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Wednesday, June 29, 2011

once you're on the tiger's back he's going to take you places you never thought you'd go

Yesterday we went with our wonderful friends the McAllisters to the water park formerly known as Raging Waters. It's under new management by Seven Peaks, which means two things; 1. that it's on its way to being slightly cleaner, and 2. that they are going to kill you with the add-ons. We went to the Provo Seven Peaks last year, and by the time I had paid for parking, paid for tubes, and found out that if I wanted to use a "cabana," otherwise known as "the only shade in the park," I would need to pay another twenty--or was it thirty?--bucks, I was pretty much over the entire experience. Add to that the miasma emanating from the ancient mats around the wave pool that saturated the airspace of the entire park with the suffocating aroma of mildew and dirty feet, and you've got a place that I will gladly never visit again. I could have gotten past the extra charges, and my kids think that there might be a few more fun things to do in Provo, but I cannot abide the smell. It is inexcusable. Heads up, Seven Peaks: if you're going to charge like Disney, you'd better clean like Disney. So far the Salt Lake one does not smell. We shall see.

So it was a much better time had by all, although Jenny did get one and almost two of her towels stolen, which was a total bummer. People are weird and dishonest. In related news, I think I might start calling fake boobs "plastic boobs." I have a whole lecture re: the subliminal message and moral implications of plastic boobs that perhaps I will share with you once I get it distilled into articulate thoughts. You are eager, I am sure.

John thinks I'm crazy for wanting to live in a Quonset hut! But he says he's willing to listen to me and have me illustrate my vision. You guys, it would be so groovy. But I did read that they are wicked expensive to insulate because of their weird shape. I will brainstorm. Right now my preferred path forward is to keep this house and land, plus buy the apple orchard land down the street, and thus slowly proceed down my path toward total world domination.

I am reading "The Town that Food Saved" (link on the sidebar) right now, and it is so, so great. I had a little struggle getting into it, because his voice seemed a little bit manufactured at first, and I think I may have a fundamental disagreement with him on a couple of principles (I don't think EVERYONE should have to be a farmer, which it seems like he might be saying--I will reserve judgment until I finish), but it is engrossing and inspiring and full of the same kinds of questions I ask myself all the time, and I love it. The characters in it are so like the characters in my own life, the people I know and love and respect and from whom I have learned invaluable lessons. You must read this book.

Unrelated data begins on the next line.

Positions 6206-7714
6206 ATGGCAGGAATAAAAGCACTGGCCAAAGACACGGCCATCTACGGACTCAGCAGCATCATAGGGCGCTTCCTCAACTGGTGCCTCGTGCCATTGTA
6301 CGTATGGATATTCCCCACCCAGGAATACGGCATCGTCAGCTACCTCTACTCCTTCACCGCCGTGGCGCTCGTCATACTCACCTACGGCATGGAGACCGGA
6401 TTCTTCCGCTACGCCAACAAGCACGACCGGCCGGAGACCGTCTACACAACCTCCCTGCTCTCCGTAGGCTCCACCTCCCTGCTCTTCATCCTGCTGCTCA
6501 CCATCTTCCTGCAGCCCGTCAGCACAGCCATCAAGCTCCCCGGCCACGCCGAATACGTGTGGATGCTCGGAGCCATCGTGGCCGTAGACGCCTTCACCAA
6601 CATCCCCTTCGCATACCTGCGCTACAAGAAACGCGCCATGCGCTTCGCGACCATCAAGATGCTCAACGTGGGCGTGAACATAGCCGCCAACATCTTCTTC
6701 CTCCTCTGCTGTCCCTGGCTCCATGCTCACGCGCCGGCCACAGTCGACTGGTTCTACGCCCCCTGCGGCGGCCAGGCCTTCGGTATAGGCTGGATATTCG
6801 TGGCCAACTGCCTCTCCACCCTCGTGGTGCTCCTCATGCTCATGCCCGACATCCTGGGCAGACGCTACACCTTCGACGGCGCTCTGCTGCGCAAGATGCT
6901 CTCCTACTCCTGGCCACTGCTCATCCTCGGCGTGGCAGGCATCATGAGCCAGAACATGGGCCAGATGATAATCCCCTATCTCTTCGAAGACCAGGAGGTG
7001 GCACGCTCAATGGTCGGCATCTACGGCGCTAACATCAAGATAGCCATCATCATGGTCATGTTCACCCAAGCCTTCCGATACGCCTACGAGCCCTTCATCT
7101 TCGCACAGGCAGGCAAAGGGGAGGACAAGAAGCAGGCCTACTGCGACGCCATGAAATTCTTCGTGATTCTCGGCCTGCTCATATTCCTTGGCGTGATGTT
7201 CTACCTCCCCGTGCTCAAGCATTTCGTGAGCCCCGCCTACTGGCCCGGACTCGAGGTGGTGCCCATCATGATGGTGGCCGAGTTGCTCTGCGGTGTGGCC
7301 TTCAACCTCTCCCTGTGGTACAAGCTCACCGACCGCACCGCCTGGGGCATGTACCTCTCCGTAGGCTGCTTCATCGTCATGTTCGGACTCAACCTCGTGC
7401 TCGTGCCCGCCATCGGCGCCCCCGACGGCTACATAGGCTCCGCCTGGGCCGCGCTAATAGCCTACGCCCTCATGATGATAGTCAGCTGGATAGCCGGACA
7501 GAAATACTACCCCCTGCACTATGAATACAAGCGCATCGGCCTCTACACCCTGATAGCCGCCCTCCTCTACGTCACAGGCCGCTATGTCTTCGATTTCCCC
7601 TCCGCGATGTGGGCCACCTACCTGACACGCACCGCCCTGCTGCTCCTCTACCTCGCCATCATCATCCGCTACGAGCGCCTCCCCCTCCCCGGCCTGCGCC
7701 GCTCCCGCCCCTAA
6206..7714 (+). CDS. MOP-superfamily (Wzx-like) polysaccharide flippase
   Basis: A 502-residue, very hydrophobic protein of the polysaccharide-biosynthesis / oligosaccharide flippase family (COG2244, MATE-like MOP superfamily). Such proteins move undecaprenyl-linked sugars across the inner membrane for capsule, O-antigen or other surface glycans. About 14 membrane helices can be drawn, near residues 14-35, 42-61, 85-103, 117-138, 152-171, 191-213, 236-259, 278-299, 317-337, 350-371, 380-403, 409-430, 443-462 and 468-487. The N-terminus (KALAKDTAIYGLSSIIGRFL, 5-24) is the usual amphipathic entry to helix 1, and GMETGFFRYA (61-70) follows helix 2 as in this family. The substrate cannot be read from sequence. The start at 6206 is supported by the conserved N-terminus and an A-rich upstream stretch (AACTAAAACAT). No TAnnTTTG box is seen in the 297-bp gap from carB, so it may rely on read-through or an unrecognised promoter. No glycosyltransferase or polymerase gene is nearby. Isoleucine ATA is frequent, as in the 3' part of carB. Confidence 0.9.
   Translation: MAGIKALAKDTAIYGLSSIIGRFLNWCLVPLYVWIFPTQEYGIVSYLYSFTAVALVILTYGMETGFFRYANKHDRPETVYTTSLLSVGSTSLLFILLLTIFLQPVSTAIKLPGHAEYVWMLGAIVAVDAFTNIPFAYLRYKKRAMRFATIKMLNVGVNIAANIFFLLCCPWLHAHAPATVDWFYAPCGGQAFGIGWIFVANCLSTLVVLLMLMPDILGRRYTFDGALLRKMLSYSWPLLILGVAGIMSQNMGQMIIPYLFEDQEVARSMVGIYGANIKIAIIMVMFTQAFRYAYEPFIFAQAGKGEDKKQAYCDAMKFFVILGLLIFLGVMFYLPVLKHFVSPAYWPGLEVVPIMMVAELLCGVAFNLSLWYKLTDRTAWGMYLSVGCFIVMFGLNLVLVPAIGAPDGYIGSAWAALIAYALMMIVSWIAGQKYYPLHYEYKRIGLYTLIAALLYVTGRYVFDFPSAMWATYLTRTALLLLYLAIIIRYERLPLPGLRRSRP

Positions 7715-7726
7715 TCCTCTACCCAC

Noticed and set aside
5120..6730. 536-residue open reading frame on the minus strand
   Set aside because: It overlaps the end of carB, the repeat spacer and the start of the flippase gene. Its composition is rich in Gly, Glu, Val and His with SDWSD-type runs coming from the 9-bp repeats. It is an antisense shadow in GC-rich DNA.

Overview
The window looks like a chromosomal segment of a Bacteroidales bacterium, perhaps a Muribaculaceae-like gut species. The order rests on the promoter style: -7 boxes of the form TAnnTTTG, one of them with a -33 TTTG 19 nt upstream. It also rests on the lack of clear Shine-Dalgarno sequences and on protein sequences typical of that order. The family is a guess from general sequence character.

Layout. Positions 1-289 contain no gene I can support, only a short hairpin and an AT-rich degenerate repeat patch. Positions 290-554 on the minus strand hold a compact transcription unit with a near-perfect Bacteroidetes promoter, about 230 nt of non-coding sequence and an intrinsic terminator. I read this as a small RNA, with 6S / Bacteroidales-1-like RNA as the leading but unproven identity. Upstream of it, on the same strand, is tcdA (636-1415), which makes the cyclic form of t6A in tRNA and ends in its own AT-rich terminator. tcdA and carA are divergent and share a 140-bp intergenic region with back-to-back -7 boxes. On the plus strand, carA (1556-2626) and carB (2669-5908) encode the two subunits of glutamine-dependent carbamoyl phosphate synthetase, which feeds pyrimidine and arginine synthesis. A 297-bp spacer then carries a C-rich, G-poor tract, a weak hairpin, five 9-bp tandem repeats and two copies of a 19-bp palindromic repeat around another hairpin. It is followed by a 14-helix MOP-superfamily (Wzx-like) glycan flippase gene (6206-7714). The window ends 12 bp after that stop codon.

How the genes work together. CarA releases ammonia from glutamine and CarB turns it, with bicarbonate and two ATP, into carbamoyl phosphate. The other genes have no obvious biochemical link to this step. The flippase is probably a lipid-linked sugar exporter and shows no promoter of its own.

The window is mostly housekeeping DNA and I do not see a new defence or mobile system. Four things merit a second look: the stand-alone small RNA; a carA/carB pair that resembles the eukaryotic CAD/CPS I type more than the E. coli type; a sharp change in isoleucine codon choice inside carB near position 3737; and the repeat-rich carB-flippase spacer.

Monday, June 27, 2011

so no one hears us but the sky

I am in a brown funk for which the dreadful Manti pageant is only partly to blame.

You know those times when it seems like you're trying to be a good parent and everybody is full of awesome advice and feedback about how you're too mean or too permissive or too inconsistent; or when you spend almost six years trying to make your house and grounds into a physical representation of your belief system and the city puts industrial zoning adjacent into your property; or when you find another place where you might possibly be able to be happy but it means you'd have to start over with a thirty-year mortgage instead of having your house paid off in twelve years; or when you are slaving away trying to complete a major project and you can't find your voice and everything comes out stupid and boring; or when you realize that everything that makes you unique is being done better by someone else? Those times? They are a drag.